Perugia 16th-17th February 2018
Supported by Foundation Open Society Institute
Data driven social media campaigns have caused widespread concern in recent years for several reasons, from personalized targeting infringing individuals’ privacy to misinformation and the creation of propaganda bubbles. In Italy, new political elections are upcoming and a new season of political campaign has started. For this reason, the University of Perugia, Department of Political Science, together with Damian Tambini from the London School of Economics, decided to organize a workshop which intends to approach these issues in the realm of Italian elections.
Social media campaigns can be dominated by dark posts. A lack of transparency about finance, control and content of online messages can act to undermine existing electoral rules and the process of public deliberation and contestation of electoral messages.
Moreover, such online campaign messages can tackle the right to privacy: the use of big data for profiling potential voters can have implications for the effectiveness of data protection and consent regimes. In turn, campaign profiling can lead to propaganda bubbles: the use of ever more sophisticated profiling and audience segmentation techniques including psychometric profiling may lead to targeted propaganda and ‘undue influence’ on voters. Finally, profiling may result in redlining. Namely, targeting of electoral communication addresses ever-narrower ‘target’ groups of swing voters and constituencies, resulting in the corresponding exclusion of others from processes of democratic debate.
Data driven social media campaigns also raise questions such as misinformation and the spread of fake news. The combination of profiling and targeting of stories that reinforce existing behavioural and opinion biases, with a lower regard for whether those stories are true or not, appears to lead to dangers of misinformation, some of it deliberate, during electoral processes.
Finally, there is a question of dominance of one social media platform over the others, particularly of Facebook. The above mentioned processes would be less concerning if citizens were more easily able to switch between platforms, but Facebook in particular is becoming a one stop shop for campaigns wishing to build and profile audiences, and target messages to them, which undermines competitive processes and also raises concerns about the role of opaque foreign companies.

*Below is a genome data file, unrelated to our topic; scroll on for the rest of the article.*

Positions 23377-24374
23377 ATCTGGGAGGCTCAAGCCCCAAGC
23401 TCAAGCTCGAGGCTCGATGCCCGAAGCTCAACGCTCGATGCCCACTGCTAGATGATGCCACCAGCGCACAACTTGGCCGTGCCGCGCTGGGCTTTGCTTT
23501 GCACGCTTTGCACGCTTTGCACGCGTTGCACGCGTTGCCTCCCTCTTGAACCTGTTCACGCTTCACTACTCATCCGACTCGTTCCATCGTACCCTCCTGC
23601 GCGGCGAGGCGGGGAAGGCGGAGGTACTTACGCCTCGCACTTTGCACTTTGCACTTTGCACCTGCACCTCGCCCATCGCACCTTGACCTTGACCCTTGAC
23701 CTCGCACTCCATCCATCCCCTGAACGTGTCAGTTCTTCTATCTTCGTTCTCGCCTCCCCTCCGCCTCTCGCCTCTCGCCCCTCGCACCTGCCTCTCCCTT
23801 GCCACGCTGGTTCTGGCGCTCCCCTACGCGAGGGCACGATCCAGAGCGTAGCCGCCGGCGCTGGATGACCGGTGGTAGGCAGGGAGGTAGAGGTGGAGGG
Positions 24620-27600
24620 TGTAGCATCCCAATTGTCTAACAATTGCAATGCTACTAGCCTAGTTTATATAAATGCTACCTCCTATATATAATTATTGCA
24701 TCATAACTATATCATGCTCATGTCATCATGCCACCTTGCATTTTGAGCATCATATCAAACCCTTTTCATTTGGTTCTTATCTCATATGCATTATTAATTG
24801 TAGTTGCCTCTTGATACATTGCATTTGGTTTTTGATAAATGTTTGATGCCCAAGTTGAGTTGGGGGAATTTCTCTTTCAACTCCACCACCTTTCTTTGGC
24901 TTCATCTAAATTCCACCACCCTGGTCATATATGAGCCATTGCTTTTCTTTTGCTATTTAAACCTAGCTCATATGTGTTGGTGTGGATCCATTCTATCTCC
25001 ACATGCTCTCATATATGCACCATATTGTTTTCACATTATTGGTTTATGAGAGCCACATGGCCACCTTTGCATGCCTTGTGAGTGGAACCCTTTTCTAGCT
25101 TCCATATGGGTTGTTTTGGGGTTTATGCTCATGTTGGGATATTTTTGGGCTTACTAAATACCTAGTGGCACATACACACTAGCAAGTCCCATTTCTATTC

Despite these processes, which together raise questions about whether social media may undermine the legitimacy of elections, relatively little is known about the practices involved in online campaigning.
During recent elections in the UK, France, Germany and Austria, among other countries, academic researchers and civil society campaigners have developed a number of innovative projects to monitor these new developments in campaigning, and create repositories of advertising that enable citizens, academics and civil society groups to research and record the content and processes that are actually involved in social media campaigns.
The workshop hold by the University of Perugia will bring together experts from Italy and other countries that have been experiencing targeting during social media election campaigns: academic and civil society experts will share research and expertise on social media and elections and build awareness and links about methods of analysis of targeted social media campaigns. The workshop will have a “comparative” approach, enabling participants to have a clearer idea on how data driven campaigns are actually conducted in different social and political contexts, which the main actors in the different countries are and which the main specific methods of targeting.